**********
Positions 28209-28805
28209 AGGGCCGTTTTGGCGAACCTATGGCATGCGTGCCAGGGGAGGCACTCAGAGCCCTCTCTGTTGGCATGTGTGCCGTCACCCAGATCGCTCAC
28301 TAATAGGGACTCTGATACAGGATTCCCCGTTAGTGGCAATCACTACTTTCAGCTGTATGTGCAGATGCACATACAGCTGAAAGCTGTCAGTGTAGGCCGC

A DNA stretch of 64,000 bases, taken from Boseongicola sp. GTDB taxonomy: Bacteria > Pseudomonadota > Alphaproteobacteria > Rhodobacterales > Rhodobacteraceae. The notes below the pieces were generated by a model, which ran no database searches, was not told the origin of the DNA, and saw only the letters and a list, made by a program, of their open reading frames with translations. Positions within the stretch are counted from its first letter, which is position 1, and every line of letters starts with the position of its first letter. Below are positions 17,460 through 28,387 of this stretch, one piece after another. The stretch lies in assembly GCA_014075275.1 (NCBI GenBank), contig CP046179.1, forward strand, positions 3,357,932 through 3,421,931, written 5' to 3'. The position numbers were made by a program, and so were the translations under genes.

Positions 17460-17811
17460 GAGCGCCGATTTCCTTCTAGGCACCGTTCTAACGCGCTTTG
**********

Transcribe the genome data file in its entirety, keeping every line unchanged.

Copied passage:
Positions 28209-28805
28209 AGGGCCGTTTTGGCGAACCTATGGCATGCGTGCCAGGGGAGGCACTCAGAGCCCTCTCTGTTGGCATGTGTGCCGTCACCCAGATCGCTCAC
28301 TAATAGGGACTCTGATACAGGATTCCCCGTTAGTGGCAATCACTACTTTCAGCTGTATGTGCAGATGCACATACAGCTGAAAGCTGTCAGTGTAGGCCGC

A DNA stretch of 64,000 bases, taken from Boseongicola sp. GTDB taxonomy: Bacteria > Pseudomonadota > Alphaproteobacteria > Rhodobacterales > Rhodobacteraceae. The notes below the pieces were generated by a model, which ran no database searches, was not told the origin of the DNA, and saw only the letters and a list, made by a program, of their open reading frames with translations. Positions within the stretch are counted from its first letter, which is position 1, and every line of letters starts with the position of its first letter. Below are positions 17,460 through 28,387 of this stretch, one piece after another. The stretch lies in assembly GCA_014075275.1 (NCBI GenBank), contig CP046179.1, forward strand, positions 3,357,932 through 3,421,931, written 5' to 3'. The position numbers were made by a program, and so were the translations under genes.

Positions 17460-17811
17460 GAGCGCCGATTTCCTTCTAGGCACCGTTCTAACGCGCTTTG